The international media has long ignored Macek's refusal to cooperate with the Nazis, although his attitude mirrored the sentiments of the Croatian majority. The media also hasn't acknowledged the fact that the Jasenovac camp continued to operate long after the war's end, functioning on behalf of the Communist regime as it had for the Ustashe.


The Jasenovac camp has long symbolized Ustashe genocide. Information supplied by Serbian propagandists and echoed by the Western media cited claims that over one million Serbs were slaughtered at Jasenovac. But objective scholarly sources estimate that the true figure was between 30,000 to 60,000, which included Gypsies, Jews, Serbs, and thousands of Croats. These excesses by the Ustashe regime drove many previously apolitical Croats and Bosnians to join the Partisan forces.


When the Ustashe were installed in Croatia, most of the Dalmatian coast and islands were annexed to Italy. Living under the Italian flag proved to be more intolerable for the Croats than living under Yugoslavia.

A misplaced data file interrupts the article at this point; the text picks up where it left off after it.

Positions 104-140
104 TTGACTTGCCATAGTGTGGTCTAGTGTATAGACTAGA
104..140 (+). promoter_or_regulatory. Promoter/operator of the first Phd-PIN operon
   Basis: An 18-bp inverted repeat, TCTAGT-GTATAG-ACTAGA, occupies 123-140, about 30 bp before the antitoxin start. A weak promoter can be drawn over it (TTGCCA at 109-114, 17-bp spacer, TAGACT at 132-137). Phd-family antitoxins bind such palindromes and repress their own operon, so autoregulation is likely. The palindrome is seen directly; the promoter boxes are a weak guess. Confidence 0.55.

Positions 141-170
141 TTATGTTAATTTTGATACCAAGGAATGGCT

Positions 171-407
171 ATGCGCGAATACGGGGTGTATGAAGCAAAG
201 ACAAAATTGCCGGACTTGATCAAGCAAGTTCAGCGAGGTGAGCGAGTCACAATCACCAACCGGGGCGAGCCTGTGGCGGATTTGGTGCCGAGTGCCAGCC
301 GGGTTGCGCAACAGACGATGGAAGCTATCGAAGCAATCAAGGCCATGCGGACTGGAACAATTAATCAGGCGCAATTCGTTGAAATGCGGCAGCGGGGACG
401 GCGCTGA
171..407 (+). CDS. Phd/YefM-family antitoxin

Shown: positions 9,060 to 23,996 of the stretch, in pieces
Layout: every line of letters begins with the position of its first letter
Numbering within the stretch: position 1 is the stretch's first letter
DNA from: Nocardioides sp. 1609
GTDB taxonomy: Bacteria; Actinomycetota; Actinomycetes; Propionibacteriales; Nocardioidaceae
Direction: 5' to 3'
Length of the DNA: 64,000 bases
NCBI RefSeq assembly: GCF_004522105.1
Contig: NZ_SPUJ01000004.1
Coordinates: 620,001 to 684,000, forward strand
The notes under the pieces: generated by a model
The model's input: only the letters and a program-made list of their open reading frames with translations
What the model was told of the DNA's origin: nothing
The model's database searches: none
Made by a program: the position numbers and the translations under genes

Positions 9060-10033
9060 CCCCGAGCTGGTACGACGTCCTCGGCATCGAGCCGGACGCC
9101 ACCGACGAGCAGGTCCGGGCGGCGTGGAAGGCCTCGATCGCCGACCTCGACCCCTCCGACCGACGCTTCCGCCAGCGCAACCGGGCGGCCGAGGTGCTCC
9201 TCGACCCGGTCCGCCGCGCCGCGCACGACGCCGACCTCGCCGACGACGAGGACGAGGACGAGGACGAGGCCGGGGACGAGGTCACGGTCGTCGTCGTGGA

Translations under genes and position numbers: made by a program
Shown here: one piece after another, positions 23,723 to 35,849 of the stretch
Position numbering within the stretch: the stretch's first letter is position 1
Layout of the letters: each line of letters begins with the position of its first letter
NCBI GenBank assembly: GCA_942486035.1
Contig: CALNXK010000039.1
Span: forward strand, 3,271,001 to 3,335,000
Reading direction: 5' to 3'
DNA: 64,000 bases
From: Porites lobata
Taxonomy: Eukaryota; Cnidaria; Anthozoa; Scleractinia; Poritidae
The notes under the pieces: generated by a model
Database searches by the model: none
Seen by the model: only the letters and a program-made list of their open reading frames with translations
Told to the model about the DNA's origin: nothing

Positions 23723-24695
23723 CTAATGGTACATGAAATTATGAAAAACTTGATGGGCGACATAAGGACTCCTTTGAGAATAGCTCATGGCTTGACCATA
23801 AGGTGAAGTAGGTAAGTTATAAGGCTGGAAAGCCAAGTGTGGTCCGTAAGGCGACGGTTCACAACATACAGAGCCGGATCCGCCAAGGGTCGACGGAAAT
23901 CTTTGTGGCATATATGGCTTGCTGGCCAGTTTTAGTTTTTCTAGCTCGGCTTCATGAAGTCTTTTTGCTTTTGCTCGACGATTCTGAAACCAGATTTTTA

General Mario Roatta's imposition of Italy's mandate and reign of tyranny also drove many Croats to join the Partisans. The Partisans later became the backbone of Tito's resistance movement.


A number of telling instances indicate the general lack of popular Croatian support for the Ustashe and their pro Nazi policies. In 1941, the Nazis asked Croatian youths to line up at the main soccer stadium. All Jews present were ordered to take one step forward. Much to the chagrin of the Nazis, all the youths stepped forward in a sign of solidarity. In another case of support for the Jews, the Zagreb archbishop, Cardinal Alojzije Stepinac hid the last rabbi of Zagreb, Salom Freiberger, in his residence.